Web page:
Forum for Science, Industry and Business

Sponsored by:     3M 
Search our Site:

 

Finding Nemo's genes

11.09.2018

An international team of researchers has mapped Nemo's genome

An international team of researchers has mapped Nemo's genome, providing the research community with an invaluable resource to decode the response of fish to environmental changes, including climate change.


The orange clownfish (Amphiprion percula) is one of the most important species for studying the ecology and evolution of coral reef fishes.

Credit: Tane Sinclair-Taylor

Usage Restrictions: Image reproduction is approved by copyright holder for promotion of this article and with correct attribution, as listed.

In a breakthrough study led by the King Abdullah University of Science and Technology (KAUST) and the ARC Centre of Excellence for Coral Reef Studies (Coral CoE), researchers used high-tech sequencing tools to create one of the most complete genetic maps for the orange clownfish, a common reef inhabitant and star of the Disney movie, Finding Nemo.

"This genome provides an essential blueprint for understanding every aspect of the reef fish's biology," said lead author Dr Robert Lehmann of KAUST in Saudi Arabia.

"It contains 26,597 protein coding genes. And like the world's largest jigsaw puzzle, it took patience and time to assemble."

The orange clownfish, Amphiprion percula, is not only the most recognized reef fish on Earth, but also one of the most highly studied.

"This species has been central to ground-breaking research in the ecological, environmental and evolutionary aspects of reef fishes," said co-author Professor Philip Munday of Coral CoE at James Cook University in Australia.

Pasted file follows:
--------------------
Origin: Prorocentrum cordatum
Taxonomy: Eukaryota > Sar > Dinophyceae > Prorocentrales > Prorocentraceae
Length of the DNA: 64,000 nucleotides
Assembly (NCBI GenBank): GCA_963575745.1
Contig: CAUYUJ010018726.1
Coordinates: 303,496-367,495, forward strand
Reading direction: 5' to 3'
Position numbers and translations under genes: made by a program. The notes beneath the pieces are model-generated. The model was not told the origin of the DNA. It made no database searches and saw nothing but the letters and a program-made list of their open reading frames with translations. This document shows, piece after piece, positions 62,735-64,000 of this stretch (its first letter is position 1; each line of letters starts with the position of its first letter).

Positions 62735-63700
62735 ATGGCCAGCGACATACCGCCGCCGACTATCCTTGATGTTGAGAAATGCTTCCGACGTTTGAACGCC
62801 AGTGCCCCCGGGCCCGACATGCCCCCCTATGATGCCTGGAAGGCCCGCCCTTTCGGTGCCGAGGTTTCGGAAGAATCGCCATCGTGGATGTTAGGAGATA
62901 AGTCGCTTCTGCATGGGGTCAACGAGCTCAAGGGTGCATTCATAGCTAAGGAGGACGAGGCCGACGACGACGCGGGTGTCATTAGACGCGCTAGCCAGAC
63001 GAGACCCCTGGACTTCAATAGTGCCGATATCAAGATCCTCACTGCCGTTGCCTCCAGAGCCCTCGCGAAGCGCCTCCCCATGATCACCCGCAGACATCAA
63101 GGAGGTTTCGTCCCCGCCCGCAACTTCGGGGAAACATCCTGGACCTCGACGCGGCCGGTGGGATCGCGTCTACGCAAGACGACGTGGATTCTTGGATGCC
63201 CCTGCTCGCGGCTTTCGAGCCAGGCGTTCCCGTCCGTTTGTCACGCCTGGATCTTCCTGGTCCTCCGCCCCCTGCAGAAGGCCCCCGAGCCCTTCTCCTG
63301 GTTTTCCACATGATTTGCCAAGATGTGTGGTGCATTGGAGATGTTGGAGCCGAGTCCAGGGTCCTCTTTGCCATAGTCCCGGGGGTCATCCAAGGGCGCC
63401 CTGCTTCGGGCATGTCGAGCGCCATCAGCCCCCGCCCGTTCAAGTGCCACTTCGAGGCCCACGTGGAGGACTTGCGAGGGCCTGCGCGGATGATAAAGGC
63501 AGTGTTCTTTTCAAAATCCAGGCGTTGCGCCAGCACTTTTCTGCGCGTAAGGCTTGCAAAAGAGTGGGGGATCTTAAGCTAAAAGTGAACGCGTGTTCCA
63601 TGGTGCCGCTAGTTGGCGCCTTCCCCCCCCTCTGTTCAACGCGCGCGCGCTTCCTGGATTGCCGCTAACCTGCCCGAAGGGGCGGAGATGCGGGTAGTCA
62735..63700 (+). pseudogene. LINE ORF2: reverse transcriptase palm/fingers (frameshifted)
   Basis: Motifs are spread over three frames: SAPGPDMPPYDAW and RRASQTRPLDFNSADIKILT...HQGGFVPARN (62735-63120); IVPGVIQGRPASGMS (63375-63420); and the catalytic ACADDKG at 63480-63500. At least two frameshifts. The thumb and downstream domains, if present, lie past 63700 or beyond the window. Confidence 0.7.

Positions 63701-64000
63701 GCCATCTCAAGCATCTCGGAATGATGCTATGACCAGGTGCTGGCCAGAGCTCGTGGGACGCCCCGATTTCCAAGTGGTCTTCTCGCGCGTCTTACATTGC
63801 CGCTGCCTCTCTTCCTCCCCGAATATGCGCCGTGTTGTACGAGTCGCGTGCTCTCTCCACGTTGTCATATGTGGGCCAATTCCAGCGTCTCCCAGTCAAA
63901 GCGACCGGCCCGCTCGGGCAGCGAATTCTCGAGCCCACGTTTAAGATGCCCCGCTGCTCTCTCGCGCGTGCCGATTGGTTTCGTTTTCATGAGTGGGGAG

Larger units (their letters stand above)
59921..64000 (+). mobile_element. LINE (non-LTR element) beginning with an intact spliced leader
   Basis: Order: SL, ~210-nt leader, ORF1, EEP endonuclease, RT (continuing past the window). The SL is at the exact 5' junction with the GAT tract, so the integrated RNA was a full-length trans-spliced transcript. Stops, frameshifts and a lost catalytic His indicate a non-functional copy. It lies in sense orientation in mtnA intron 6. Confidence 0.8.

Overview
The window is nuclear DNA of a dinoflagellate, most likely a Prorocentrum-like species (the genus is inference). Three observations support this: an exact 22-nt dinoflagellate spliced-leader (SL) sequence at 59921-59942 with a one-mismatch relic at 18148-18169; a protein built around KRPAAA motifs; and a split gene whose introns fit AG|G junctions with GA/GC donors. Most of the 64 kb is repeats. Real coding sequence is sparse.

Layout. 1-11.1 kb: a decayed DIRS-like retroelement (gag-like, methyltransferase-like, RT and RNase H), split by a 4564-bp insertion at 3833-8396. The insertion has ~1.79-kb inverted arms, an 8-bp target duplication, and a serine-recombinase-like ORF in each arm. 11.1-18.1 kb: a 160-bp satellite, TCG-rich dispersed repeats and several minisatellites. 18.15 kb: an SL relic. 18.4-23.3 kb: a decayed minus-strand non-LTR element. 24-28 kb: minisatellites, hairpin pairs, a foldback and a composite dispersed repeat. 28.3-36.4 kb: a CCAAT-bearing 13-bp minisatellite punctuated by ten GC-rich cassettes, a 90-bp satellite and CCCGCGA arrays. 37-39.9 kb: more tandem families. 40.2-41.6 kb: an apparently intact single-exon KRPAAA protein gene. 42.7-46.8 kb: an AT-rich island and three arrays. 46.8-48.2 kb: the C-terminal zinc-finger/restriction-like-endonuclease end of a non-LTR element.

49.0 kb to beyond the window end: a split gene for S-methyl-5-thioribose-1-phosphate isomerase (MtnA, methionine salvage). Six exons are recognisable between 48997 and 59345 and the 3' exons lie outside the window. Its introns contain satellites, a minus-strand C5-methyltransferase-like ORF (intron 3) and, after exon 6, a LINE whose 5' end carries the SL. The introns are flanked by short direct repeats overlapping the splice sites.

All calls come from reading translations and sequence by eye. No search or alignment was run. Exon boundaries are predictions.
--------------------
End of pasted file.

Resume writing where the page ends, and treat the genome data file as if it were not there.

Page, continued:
"For example, the clownfish is a model for studying sex change in fishes. It has also helped us understand patterns of larval dispersal in reef fishes and it's the first fish species for which it was demonstrated that predator avoidance behaviour could be impaired by ocean acidification."

The team used state-of-the-art technology to sequence the clownfish's genome. Their genomic and transcriptomic data is now available via the Nemo Genome DB database at http://nemogenome.org.

"The clownfish comprises approximately 939 million nucleotides that needed to be fit together," said co-author Professor Timothy Ravasi of KAUST.

"This is an extremely valuable resource for the research community and will further establish the orange clownfish as an ideal lab subject for genetics and genomic studies."

"This is one of the most complete fish genomes ever produced," said co-author Professor David Miller of Coral CoE at James Cook University.

"Using the PacBio single molecule, real-time sequencing technology, enabled us to achieve a polished result."

###

The paper "Finding Nemo's Genes: A chromosome-scale reference assembly of the genome of the organge clownfish, Amhiprion percula" is published today in the journal Molecular Ecology Resources.

Images available here: https://www.dropbox.com/sh/j0u310s59dmekqi/AAAP7ydtztWviGK6ZDkFudEaa?dl=0

Media Contact

Catherine Naum
catherine.naum1@jcu.edu.au
042-878-5895

 @CoralCoE

http://www.coralcoe.org.au/ 

Catherine Naum | EurekAlert!
Further information:
https://www.coralcoe.org.au/media-releases/finding-nemos-genes
http://dx.doi.org/10.1101/278267

All articles from Life Sciences >>>

The most recent press releases about innovation >>>

Die letzten 5 Focus-News des innovations-reports im Überblick: